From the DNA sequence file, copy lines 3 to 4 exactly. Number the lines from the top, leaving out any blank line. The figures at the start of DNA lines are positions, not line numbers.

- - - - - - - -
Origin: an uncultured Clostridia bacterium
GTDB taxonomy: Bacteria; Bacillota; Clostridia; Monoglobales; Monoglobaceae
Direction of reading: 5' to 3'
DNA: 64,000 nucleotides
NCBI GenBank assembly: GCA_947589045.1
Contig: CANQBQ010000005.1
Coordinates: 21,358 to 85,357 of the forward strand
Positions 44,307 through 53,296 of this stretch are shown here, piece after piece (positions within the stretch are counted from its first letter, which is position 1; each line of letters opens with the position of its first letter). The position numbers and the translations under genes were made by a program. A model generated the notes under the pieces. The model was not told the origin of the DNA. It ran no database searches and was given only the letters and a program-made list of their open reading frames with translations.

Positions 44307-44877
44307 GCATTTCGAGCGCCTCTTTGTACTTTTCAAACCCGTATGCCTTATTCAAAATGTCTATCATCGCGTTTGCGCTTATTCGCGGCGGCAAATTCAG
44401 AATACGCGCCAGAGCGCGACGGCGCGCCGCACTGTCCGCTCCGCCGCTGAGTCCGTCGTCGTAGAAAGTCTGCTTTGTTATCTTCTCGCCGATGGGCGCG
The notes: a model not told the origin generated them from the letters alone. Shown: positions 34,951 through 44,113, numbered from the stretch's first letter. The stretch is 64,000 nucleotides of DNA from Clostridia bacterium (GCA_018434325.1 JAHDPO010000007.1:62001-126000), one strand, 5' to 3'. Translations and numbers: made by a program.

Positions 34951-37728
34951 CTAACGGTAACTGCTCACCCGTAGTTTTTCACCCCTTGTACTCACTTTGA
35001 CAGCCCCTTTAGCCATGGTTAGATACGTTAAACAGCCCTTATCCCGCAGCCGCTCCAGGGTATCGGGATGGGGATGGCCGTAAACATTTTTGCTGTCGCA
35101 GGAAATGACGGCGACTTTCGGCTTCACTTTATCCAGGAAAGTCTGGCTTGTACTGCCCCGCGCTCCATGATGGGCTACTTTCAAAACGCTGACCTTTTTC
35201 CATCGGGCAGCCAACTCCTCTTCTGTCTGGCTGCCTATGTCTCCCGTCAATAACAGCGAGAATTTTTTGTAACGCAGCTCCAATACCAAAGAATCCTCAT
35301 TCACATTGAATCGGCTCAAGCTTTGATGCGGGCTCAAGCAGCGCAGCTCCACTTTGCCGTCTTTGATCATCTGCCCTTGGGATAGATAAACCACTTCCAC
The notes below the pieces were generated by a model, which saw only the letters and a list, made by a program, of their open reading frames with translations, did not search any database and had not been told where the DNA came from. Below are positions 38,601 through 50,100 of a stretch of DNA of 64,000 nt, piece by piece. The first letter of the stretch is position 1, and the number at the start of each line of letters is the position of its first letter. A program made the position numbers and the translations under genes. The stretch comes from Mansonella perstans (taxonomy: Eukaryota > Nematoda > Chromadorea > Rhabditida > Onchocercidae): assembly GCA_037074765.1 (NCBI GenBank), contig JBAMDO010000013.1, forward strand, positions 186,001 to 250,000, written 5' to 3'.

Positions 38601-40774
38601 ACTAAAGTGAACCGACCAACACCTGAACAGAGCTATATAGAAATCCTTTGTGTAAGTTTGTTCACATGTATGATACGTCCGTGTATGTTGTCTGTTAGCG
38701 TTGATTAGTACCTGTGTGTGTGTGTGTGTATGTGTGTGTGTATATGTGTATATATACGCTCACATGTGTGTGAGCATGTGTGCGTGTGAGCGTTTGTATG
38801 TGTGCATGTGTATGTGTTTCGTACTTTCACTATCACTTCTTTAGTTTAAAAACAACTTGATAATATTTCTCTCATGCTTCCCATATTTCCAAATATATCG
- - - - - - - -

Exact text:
Direction of reading: 5' to 3'
DNA: 64,000 nucleotides